Corrugated plastic is often confused with corrugated fibreglass, but they are different materials. Fibreglass is composed of glass fibres tightly bonded with resins and moulded into forms; for home construction, the most common form is corrugated, with wavy alternating ridges and valleys. Corrugated plastic is high density polythene or polypropolene formed into sheets or rolls. It resembles corrugated cardboard in structure, with outside liners covering a fluted interior. Some is double-faced, with a liner on both sides, and produced in sheets. Some is single-faced, with only one liner, and produced in rolls or sheets.
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Things you need
- Corrugated plastic
- Utility knife or fine-toothed saw
Use corrugated plastic panels to make signs of various types. Sign-makers use plastic for faces of outdoor signs, either as panels with vinyl lettering and pasted on designs or as faces for signs with lighting behind, such as channel letters. Corrugated plastic comes in various thicknesses, in many fade-resistant colours and is sturdy and weatherproof. Cut into any shape with a utility knife or fine-toothed saw.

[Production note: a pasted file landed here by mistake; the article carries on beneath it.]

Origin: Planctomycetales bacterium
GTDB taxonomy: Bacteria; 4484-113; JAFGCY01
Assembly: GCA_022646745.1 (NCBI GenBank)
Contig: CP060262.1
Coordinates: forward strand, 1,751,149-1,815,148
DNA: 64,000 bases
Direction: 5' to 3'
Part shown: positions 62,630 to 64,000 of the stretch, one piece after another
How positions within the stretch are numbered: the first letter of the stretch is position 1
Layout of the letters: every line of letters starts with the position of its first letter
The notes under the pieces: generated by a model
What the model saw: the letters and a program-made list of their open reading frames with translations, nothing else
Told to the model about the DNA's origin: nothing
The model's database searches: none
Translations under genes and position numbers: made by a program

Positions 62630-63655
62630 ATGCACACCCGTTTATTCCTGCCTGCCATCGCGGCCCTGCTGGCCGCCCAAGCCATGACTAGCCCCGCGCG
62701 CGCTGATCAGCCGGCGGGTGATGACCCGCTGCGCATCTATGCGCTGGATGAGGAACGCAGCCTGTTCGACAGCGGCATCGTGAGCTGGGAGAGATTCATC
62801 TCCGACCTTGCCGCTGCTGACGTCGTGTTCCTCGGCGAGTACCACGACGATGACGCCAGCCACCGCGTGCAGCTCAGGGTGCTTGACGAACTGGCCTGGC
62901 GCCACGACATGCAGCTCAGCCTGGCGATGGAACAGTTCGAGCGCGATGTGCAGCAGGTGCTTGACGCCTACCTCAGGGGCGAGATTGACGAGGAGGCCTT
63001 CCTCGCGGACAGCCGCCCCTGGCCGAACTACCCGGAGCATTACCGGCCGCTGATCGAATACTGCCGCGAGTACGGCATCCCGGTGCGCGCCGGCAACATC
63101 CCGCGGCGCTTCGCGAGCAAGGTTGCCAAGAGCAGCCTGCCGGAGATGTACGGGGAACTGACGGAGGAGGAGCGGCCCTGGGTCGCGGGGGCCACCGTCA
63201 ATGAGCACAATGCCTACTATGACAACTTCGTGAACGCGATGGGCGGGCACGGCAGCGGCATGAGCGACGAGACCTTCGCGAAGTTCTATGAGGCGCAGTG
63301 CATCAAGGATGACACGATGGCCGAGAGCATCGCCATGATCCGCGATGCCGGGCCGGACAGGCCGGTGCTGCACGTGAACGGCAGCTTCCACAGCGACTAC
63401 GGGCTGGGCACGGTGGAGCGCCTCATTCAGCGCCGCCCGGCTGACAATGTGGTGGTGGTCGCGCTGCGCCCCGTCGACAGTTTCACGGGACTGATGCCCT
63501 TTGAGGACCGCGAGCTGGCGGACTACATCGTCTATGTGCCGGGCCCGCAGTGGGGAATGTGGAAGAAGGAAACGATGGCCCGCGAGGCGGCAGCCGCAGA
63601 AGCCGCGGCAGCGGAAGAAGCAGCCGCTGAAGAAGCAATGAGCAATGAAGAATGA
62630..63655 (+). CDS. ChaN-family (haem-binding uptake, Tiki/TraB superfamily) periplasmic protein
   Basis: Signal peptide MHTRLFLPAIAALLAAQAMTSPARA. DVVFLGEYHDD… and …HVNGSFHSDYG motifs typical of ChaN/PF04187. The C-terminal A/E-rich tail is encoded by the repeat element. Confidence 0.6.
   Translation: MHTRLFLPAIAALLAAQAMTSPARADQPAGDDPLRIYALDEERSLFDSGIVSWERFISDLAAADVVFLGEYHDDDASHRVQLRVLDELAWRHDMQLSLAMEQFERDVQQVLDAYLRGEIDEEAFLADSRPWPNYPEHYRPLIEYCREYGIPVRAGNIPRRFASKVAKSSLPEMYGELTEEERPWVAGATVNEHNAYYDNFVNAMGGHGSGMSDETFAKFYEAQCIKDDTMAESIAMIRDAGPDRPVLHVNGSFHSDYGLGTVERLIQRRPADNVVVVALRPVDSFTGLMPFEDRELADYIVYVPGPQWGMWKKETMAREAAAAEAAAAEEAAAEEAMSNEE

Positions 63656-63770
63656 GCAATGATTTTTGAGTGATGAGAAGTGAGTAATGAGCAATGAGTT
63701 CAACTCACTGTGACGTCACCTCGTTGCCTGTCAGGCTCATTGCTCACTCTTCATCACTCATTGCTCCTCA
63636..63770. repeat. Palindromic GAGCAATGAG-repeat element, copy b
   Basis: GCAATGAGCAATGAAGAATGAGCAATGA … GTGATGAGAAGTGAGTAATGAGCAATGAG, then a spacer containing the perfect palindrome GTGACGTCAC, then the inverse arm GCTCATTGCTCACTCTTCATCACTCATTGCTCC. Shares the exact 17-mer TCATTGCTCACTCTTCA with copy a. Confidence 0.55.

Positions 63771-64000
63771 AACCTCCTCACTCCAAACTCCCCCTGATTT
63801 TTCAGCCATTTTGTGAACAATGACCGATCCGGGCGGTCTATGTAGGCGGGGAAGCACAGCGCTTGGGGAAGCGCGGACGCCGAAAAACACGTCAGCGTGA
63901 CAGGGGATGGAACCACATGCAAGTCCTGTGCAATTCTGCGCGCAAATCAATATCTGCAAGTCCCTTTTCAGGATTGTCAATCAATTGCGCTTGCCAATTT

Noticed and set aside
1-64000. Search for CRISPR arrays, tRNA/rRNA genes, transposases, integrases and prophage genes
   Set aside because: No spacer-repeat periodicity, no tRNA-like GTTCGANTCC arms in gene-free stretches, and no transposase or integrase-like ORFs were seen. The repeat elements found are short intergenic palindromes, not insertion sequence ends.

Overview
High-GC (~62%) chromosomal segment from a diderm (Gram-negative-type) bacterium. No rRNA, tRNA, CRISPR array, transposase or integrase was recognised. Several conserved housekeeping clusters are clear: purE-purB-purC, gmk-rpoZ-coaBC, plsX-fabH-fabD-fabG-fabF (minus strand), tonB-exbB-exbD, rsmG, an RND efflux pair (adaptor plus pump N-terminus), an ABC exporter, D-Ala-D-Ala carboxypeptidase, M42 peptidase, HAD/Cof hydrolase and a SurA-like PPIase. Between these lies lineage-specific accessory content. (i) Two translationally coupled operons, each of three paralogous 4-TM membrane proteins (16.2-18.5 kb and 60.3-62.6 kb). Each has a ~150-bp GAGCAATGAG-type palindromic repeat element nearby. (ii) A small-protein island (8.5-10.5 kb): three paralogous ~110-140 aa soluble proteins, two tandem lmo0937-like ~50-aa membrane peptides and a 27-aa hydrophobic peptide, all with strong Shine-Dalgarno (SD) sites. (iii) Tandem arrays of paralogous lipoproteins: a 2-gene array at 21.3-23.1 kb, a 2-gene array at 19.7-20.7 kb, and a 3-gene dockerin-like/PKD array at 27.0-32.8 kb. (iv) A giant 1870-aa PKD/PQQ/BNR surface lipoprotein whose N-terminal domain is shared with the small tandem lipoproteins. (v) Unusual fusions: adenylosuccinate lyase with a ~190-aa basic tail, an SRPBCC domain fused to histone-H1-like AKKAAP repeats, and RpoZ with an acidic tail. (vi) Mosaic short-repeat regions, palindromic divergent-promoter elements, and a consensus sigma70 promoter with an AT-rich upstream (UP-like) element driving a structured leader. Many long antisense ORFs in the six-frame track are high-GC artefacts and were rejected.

Make skylight or plant windows or even home greenhouse tops and sides with clear corrugated plastic. Unlike glass, it won't shatter in hail or windstorms and allows light to enter freely. Install it in wood, metal or plastic frames with adhesives or screws. It is ideal for building a plant box window, which extends out from the house wall, or a small home greenhouse. Replace glass with clear corrugated plastic sheets in any places subject to dangerous breakage.
Build storage containers of corrugated plastic. They are more durable than corrugated cardboard, can be made in colours to identify contents and can be formed in any square or rectangular shape. Fold corrugated plastic and fasten with adhesive or heat welding. It resists a wide variety of chemicals, grease and dirt, can be cleaned and used over and over and is totally recyclable.
Roof small sheds or storage buildings with corrugated plastic panels. Drill, staple, nail or screw the plastic to framing. The plastic is waterproof, won't rust, rot or mildew and resists tears, punctures and impacts, like hail or falling limbs. Install it like corrugated metal or fibreglass, cutting panels to fit and nailing or screwing to rafters or roof strip sheathing, the boards nailed across rafters to hold roof covering.
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